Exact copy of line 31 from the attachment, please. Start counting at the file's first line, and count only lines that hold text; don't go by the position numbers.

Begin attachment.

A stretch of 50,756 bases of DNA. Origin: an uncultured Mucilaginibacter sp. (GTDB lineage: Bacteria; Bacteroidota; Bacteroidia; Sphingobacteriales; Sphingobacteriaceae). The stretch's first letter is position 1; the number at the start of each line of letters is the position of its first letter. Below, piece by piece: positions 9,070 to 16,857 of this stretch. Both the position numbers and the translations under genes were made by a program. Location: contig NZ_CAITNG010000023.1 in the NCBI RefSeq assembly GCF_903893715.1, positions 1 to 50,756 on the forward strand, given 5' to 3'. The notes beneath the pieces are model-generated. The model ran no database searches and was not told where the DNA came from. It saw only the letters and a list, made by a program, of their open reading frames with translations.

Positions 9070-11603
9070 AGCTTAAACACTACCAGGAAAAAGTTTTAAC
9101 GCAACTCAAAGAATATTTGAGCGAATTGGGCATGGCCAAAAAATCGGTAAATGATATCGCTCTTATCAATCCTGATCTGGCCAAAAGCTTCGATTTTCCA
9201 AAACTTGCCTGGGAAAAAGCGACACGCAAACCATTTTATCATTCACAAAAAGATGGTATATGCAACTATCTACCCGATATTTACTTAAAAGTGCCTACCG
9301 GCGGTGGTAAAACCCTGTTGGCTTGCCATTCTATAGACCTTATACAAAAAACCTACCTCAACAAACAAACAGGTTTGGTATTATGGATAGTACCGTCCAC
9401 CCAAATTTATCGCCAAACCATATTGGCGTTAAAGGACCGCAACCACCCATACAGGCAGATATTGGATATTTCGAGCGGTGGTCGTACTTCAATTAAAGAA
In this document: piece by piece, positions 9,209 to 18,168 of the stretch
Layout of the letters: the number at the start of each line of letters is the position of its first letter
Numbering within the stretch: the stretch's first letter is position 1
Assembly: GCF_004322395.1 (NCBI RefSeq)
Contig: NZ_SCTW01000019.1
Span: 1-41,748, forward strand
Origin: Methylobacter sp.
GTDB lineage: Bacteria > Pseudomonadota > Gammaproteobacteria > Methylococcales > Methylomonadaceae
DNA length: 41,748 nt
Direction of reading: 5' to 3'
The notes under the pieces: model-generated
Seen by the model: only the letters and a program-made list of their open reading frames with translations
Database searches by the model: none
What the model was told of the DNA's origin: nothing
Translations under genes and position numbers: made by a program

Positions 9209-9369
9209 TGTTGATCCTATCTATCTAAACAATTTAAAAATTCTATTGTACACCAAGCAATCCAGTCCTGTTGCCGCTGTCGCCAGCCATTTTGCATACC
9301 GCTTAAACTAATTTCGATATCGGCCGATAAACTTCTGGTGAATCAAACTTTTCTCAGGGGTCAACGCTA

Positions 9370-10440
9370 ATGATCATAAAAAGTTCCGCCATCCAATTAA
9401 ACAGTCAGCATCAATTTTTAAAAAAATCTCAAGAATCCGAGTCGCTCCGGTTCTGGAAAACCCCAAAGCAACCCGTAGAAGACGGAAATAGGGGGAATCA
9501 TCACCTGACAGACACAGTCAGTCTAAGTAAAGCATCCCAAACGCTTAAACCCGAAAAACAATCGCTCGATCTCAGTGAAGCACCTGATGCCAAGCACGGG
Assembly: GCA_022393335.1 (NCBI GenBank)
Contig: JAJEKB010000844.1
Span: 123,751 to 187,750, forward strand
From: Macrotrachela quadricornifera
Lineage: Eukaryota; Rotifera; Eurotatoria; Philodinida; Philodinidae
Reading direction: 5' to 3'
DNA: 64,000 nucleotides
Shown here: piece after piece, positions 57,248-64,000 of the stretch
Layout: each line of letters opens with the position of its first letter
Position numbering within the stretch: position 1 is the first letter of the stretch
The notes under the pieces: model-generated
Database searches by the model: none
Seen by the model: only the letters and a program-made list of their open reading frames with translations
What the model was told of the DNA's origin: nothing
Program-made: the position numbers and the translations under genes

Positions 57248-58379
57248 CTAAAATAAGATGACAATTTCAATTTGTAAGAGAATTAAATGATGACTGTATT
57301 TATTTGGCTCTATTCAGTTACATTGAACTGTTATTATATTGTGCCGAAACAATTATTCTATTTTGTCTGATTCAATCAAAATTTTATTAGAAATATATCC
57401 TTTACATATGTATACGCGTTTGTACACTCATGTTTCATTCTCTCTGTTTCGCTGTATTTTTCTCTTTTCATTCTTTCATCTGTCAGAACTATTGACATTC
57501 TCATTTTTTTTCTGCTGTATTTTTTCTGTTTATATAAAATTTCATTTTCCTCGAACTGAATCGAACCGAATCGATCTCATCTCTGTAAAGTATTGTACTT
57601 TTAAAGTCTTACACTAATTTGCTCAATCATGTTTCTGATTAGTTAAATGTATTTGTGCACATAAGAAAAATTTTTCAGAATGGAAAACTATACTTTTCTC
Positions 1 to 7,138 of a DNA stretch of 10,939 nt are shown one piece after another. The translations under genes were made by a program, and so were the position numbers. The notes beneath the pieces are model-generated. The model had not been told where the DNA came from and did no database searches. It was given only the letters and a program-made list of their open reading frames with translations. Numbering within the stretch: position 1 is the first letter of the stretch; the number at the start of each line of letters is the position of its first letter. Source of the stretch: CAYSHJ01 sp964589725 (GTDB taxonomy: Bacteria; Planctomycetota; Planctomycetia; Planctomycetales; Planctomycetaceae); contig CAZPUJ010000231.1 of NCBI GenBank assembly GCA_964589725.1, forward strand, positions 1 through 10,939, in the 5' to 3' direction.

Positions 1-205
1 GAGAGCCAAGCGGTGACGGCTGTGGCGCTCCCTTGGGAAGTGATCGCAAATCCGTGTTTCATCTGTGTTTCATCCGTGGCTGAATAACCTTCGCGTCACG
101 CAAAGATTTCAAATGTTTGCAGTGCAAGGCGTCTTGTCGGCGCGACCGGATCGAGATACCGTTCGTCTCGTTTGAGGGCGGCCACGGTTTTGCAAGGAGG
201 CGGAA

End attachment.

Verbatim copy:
Contig: JAJEKB010000844.1